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On Sun, 11 Jun 1995, Edmond Chibeau wrote:
>
> Interpellate means to question, or address a question to, especially to
> question formally and publicly, as in a courtroom or legislative process.
>   (from Latin "interpellare" to interrupt in speaking)
>
> While interpolate (from Latin "interpolare" to polish or improve by repairing)
> means to alter or corrupt by inserting foreign matter.
>
Right.  The root PELL, meaning "call" or "hail," is related to such words as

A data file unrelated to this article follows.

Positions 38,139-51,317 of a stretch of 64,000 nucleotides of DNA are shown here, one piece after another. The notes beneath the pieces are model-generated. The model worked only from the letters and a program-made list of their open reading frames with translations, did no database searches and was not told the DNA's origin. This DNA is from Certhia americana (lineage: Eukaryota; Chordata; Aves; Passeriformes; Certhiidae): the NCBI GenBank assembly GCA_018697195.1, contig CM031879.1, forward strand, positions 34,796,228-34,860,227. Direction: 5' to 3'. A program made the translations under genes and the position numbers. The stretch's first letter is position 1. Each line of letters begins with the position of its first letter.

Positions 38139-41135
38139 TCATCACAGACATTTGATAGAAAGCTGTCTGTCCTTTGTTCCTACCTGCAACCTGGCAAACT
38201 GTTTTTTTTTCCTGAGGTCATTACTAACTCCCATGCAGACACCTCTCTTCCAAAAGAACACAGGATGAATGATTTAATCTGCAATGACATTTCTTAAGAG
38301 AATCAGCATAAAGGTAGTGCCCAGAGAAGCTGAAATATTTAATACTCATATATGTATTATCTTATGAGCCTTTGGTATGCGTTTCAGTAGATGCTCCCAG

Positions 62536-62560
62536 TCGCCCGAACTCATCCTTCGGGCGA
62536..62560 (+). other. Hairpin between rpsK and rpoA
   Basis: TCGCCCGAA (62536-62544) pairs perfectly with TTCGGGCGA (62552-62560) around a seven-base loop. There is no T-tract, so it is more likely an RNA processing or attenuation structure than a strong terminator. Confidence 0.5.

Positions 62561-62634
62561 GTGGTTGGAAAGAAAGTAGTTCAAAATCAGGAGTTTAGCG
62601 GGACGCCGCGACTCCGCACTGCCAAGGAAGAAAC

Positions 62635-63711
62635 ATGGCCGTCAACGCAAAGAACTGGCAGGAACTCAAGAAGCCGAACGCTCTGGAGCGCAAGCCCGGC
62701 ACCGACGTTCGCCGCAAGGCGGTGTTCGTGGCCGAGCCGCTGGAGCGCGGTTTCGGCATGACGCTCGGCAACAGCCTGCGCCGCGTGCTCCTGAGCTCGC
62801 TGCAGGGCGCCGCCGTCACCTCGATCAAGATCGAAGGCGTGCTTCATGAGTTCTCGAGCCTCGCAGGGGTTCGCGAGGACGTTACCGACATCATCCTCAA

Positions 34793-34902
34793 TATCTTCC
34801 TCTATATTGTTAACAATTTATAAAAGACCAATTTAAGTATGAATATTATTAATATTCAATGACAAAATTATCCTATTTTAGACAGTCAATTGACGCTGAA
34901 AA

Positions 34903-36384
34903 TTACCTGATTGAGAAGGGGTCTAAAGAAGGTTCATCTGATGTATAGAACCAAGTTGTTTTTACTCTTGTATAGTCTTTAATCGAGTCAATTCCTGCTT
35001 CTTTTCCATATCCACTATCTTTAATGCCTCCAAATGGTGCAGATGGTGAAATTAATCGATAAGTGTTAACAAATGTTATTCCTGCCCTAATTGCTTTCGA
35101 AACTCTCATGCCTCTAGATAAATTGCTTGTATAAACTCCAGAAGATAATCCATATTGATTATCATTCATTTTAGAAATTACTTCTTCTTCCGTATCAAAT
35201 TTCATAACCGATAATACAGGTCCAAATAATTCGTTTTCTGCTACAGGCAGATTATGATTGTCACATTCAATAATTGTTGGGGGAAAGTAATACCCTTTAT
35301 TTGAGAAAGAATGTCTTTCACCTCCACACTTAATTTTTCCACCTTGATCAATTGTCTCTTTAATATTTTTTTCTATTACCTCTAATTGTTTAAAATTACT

appellation, etc.  The best intro I know to interpellation (mutual
hailing:  e.g., the text says to the reader, "hey, you!" and the
reader responds, "you talkin' to me?") and its implications for ideology
and texts (including filmic texts) is in the following essay:
 
Althusser, Louis.  "Ideology and Ideological State Apparatuses (Notes
towards an Investigation)."  _Lenin and Philosophy and Other Essays_.
Trans. Ben Brewster.  London:  Monthly Review Press, 1971.
 
Terry Eagleton, in his _Ideology: An Introduction_, alludes to this
concept, but I would not go so far as to say that he explains it.
 
Sylvia Swift
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